While it’s not quite the X-ray vision you may have yearned for as a small child, infrared and radar technology is showing truckers hidden dangers like never before.
A few years ago, I test drove a truck equipped with infrared vision enhancement on dark country roads. Along our route, company personnel were walking, and one simulated changing a flat tire on a car with its headlights left on for “safety.”
The pedestrians were virtually invisible with normal vision, and the tire changer was completely lost in the headlight glare.
With the infrared system, now made and marketed by military supplier FLIR Systems, all were easily detected and glare was not a factor. The system even showed mice in the fields.
Radar-based systems proved successful as well. VORAD pioneered by Eaton and now part of Bendix, is a line of forward- and side-looking designs.
Side-looking systems scan their blind spot with radar and alert the driver by flashing lights and sounding buzzers. To prevent false alerts and to avoid missing real dangers, sophisticated electronics analyze return signals. They differentiate between stationary trees and fence posts, concrete median barriers, vehicles and pedestrians.
Forward-looking radar differentiates between vehicles changing lanes and proceeding and those cutting in front then slowing and others making equally foolish moves. First-generation VORAD only gave signal warnings. The second generation linked to the engine control module (ECM) and, if the driver didn’t respond quickly enough, de-fueled the engine to slow the truck and get the driver’s attention. The third generation can apply the engine (Jake) brake but not the service brakes. Adaptive cruise control maintains safe following distances, even as traffic speeds and slows.
Adapted for automobiles that have no compression brakes, several European car makers offer forward radar systems that can bring a vehicle to a complete stop. Mindful of the potential dangers of coming to a full stop on the road, the court of public opinion has yet to decide to accept or reject them. If there are no incidents, we may see automatic braking accepted for big rigs. The technology exists now.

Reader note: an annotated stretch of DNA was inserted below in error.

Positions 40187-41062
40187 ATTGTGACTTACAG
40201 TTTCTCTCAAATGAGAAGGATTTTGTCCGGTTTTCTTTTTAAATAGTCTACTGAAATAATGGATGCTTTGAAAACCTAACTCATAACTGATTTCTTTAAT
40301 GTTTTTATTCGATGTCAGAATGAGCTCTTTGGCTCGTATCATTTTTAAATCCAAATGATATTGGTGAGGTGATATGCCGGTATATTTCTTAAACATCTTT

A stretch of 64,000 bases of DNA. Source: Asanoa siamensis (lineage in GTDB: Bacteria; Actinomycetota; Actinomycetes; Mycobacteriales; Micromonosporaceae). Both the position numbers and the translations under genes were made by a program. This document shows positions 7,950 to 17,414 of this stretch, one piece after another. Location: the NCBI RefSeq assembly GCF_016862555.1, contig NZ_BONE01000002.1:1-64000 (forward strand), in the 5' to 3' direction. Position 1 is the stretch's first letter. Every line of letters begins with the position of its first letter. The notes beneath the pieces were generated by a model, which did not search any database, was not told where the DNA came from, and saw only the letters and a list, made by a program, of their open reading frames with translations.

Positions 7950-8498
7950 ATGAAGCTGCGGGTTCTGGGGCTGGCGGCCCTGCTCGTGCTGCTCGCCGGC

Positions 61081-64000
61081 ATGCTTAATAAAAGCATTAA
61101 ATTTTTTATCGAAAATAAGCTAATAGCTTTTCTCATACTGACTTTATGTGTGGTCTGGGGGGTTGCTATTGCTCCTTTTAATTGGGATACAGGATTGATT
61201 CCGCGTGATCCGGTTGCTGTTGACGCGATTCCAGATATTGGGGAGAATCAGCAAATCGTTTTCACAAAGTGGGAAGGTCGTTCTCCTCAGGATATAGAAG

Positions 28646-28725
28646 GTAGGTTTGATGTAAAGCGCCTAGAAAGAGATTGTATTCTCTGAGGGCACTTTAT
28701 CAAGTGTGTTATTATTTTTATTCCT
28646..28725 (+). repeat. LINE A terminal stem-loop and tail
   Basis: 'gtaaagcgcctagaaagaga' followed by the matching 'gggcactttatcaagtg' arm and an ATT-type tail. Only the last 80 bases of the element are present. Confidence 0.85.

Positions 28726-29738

These systems can all
be overridden by the driver
Of course, some superhero fantasies include the desire for a sidekick – a trusty companion who has your back. Even though that’s not realistic, some of the data processors and image recognition software available today almost feel like someone else is looking out for you.
Advances in high-speed data processors and image recognition software made lane recognition possible. They scan the road for even the smallest visual cues that define lanes.
When first introduced by Iteris, the units needed strong visual cues like curbs and painted lines. The units improved over time, and now, under Bendix, a visual as faint as the dirt at the edge of a gravel road or tire tracks in the snow can signal a lane departure warning (LDW) system that you are drifting out of your lane.
Early models used lights and buzzers to alert drivers, but research found that drivers suffered information overload. The system now uses vibrations, and sound systems simulate driving over rumble strips so there’s no mistaking what the alert is for. LL